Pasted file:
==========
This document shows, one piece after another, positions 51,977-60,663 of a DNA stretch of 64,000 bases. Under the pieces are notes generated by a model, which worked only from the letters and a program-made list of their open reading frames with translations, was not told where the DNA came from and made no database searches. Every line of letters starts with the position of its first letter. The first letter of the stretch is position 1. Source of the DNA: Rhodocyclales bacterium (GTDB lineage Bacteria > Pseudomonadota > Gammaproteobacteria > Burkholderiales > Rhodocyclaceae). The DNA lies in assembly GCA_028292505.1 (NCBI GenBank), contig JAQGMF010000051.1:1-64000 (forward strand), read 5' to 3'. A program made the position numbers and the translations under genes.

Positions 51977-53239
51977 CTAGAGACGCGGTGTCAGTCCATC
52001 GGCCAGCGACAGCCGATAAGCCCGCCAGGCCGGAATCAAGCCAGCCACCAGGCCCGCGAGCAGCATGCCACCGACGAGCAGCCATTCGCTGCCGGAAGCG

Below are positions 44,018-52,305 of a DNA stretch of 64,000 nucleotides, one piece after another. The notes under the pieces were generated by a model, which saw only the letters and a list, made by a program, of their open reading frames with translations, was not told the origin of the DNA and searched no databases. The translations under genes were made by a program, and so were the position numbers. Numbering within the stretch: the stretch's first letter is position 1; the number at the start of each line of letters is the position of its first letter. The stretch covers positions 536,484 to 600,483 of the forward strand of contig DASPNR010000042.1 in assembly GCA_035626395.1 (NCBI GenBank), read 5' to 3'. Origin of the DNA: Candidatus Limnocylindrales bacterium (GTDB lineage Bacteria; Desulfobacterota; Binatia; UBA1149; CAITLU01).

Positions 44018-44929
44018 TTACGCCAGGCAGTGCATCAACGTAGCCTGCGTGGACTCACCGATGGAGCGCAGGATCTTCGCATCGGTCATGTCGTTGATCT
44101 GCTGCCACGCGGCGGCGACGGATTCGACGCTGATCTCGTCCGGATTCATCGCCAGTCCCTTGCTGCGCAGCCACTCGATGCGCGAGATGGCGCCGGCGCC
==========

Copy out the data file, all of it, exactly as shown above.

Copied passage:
This document shows, one piece after another, positions 51,977-60,663 of a DNA stretch of 64,000 bases. Under the pieces are notes generated by a model, which worked only from the letters and a program-made list of their open reading frames with translations, was not told where the DNA came from and made no database searches. Every line of letters starts with the position of its first letter. The first letter of the stretch is position 1. Source of the DNA: Rhodocyclales bacterium (GTDB lineage Bacteria > Pseudomonadota > Gammaproteobacteria > Burkholderiales > Rhodocyclaceae). The DNA lies in assembly GCA_028292505.1 (NCBI GenBank), contig JAQGMF010000051.1:1-64000 (forward strand), read 5' to 3'. A program made the position numbers and the translations under genes.

Positions 51977-53239
51977 CTAGAGACGCGGTGTCAGTCCATC
52001 GGCCAGCGACAGCCGATAAGCCCGCCAGGCCGGAATCAAGCCAGCCACCAGGCCCGCGAGCAGCATGCCACCGACGAGCAGCCATTCGCTGCCGGAAGCG

Below are positions 44,018-52,305 of a DNA stretch of 64,000 nucleotides, one piece after another. The notes under the pieces were generated by a model, which saw only the letters and a list, made by a program, of their open reading frames with translations, was not told the origin of the DNA and searched no databases. The translations under genes were made by a program, and so were the position numbers. Numbering within the stretch: the stretch's first letter is position 1; the number at the start of each line of letters is the position of its first letter. The stretch covers positions 536,484 to 600,483 of the forward strand of contig DASPNR010000042.1 in assembly GCA_035626395.1 (NCBI GenBank), read 5' to 3'. Origin of the DNA: Candidatus Limnocylindrales bacterium (GTDB lineage Bacteria; Desulfobacterota; Binatia; UBA1149; CAITLU01).

Positions 44018-44929
44018 TTACGCCAGGCAGTGCATCAACGTAGCCTGCGTGGACTCACCGATGGAGCGCAGGATCTTCGCATCGGTCATGTCGTTGATCT
44101 GCTGCCACGCGGCGGCGACGGATTCGACGCTGATCTCGTCCGGATTCATCGCCAGTCCCTTGCTGCGCAGCCACTCGATGCGCGAGATGGCGCCGGCGCC